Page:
Posts Tagged ‘earthtechling’

Social Energy

November 17th, 2011 by Jim Crowder

They said it couldn’t be done. But ConduitNW, an online watering hole for energy efficiency professionals, has nearly 1,000 members since launching in May of this year. As Sustainable Business Oregon reported last week:

Led by [Northwest Energy Efficiency Alliance] NEEA in partnership with the Bonneville Power Administration, Conduit was built and will operate through 2014 on a $1.25 million budget, about $400,000 of that dedicated to development costs.

The BPA contributed a separate grant, in addition to the startup website’s group of utility funders, to get ConduitNW up and running. The two agencies have been working for the last two years on the project.

The new social media site – which is a mix of LinkedIn, Facebook Groups (from way back when?) and Google Docs – gained some social media cred recently when it stole what would have been serious Twitter thunder from this year’s Efficiency Connections Northwest 2011 held in Tacoma, WA.

This is what a futurist looks like.

[BTW: the conference featured David Zach (who’s job title is “Futurist.” WTF, what a great title. Apparently there are only a few on the planet). The other Keynote Speaker was L. Hunter Lovins, Author of Climate Capitalism: Capitalism in the Age of Climate Change.]

Though ConduitNW’s main target for the site is the 150 nationwide utilities working toward energy efficiency, it also attacts a number of contractors and “impementers,” according to NEEA’s online community manager, Ben Fowler. The site came out of a call for collaboration by utility execs to state govenors in 2008, according to a BPA public utilities specialist in energy efficiency.

At ConduitNW, you can catch up on industry news as well as upcoming energy-related and NEEA events. Browse by sector, function, topic or group, receive email notifications and share information with colleagues through document sharing.

And of course, upload a great profile pic.

Sidenote: Have you checked out “A Profitable and Resource-Efficient Future,” the new report from the World Economic Forum (WEF) yet? The ever-vigilant EarthTechling picked it up and spit it back out to us this week:

According to to the report, commercial buildings are responsible for about 30 percent of greenhouse gas emissions worldwide and, in some countries, 70 percent of electrical consumption. Nearly one-half of all energy consumed by buildings could be avoided with new energy-efficient systems and equipment, and the energy savings would exceed the cost of upgrades, generally within five years or less, the report said.

New York, New York: Commercial Energy Efficiency Poster Child

July 30th, 2010 by Jim Crowder

king kong hugs the empire state buildingNew York is definitely where its at these days, what with those mandatory benchmarking laws swinging into effect and the Empire State Building’s and sustainable upgrades showing folks how it’s done.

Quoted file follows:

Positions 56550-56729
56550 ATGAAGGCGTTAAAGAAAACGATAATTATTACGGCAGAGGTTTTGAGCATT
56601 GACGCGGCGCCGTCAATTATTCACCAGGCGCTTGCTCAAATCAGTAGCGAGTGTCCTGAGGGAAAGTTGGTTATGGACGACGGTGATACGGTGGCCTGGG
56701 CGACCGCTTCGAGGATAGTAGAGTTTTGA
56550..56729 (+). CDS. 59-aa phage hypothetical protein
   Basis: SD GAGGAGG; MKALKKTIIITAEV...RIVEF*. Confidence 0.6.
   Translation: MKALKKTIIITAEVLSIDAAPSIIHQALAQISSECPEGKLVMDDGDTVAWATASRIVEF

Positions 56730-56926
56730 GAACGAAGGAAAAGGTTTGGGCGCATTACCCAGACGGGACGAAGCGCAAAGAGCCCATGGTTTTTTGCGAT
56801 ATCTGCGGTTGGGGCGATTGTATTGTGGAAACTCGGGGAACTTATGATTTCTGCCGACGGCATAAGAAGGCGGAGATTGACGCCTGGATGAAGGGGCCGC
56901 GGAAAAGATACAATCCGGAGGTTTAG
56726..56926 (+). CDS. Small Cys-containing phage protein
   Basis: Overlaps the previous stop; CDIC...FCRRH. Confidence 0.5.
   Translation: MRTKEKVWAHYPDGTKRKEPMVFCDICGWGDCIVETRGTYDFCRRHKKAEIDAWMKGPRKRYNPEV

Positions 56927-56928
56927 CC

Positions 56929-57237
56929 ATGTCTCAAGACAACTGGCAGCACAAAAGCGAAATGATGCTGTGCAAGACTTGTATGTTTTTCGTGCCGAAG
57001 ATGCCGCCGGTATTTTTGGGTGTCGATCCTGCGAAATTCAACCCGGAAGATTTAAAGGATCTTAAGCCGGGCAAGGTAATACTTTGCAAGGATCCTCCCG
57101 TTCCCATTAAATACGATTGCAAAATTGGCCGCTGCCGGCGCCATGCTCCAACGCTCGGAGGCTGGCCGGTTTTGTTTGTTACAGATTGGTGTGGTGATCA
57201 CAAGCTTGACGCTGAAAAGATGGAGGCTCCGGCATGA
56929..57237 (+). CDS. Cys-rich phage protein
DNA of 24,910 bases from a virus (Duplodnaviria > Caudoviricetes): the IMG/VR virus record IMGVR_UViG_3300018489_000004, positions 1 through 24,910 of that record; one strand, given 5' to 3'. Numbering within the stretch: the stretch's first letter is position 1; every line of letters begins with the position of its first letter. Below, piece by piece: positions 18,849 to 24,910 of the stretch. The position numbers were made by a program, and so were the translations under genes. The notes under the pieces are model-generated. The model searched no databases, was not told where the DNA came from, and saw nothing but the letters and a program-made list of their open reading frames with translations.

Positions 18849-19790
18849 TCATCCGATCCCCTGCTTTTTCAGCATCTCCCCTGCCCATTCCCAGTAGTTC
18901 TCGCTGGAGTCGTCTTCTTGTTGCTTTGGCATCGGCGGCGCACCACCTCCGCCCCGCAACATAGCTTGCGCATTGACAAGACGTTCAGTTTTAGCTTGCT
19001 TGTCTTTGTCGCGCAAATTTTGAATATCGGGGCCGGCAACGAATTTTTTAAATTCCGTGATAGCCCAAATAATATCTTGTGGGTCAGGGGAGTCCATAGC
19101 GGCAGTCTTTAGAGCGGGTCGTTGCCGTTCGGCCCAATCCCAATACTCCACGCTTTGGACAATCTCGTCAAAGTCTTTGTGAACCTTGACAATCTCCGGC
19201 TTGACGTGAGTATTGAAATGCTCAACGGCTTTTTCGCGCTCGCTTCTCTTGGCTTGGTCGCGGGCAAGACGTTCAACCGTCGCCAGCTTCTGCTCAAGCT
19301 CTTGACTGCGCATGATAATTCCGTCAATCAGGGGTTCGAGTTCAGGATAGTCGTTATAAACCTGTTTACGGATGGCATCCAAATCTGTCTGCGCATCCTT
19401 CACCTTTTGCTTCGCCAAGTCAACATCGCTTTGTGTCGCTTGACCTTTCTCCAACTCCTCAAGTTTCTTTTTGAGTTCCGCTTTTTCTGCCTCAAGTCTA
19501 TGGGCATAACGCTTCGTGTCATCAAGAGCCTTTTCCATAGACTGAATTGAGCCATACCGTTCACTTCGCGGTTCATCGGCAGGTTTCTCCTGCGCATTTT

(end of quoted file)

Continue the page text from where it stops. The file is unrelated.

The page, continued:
Rep. Carolyn Maloney (D-NY) posted a byline in the Huffington Post on the iconic spire (did you know it is officially a Wonder of the World?), outlining the genius of the Empire State Building’s overhaul:

“…the retrofit will deliver improved windows, high-efficiency light bulbs, and among many other things, renovated heating and cooling systems at a cost of $13 million after netting out other savings. By 2013, this plan will have reduced the Empire State Building’s energy usage by 40%. The $4.4 million in annual energy savings will have completely paid for the costs of the retrofit project 3 years after completion.”

is it energy efficient? The story behind the retrofits is told at the Empire State Building sustainability exhibit, where a glowing cube and other interactive elements beckon visitors to look underneath the landmark at the energy saving innovations beneath.

Right now, the Empire State Building consumes the energy equivalent of 40,000 single-family homes.

Rep. Maloney writes about how she convened a hearing to learn more about the Empire State Building’s energy efficiency progress. She emerged learning a few things, one of them being,

“…government has a role to play in shining a spotlight on the economic, environmental and consumer benefits of retrofits, but it is the private and non-profit sectors that will roll up their sleeves, nail down the economics and make these retrofits happen.”

Across the Empire State, buildings are smartening up, with no little thanks to OptimumEnergy. The picked up this press release from OptimumEnergy, maker of software to increase energy efficiency through HVAC, which trumpets the company’s latest New York state deals (including the 1271 Avenue of the Americas building in New York City; a GE Healthcare manufacturing facility in Troy; and Westfield Group’s Sunrise shopping center in Massapequa). OptimumEnergy estimates its reduction software to save 9.9M kWh annually across the building portfolio.

In honor of that The Building Advisor offers you this break from our regularly scheduled programming.

Empire State of Mind

In other news this week, EarthTechling decided to accentuate the negative in its coverage of the recent report from Pike Research, “Commercial Green Retrofit Interest Low.” Yes, they do point out the $41.1 billion potential savings from retrofits for new construction over the next 10 years. On the downside, nobody cares, apparently.

New York will fix that!

Images courtesy Doobybrain.comInhabitat and YouTube.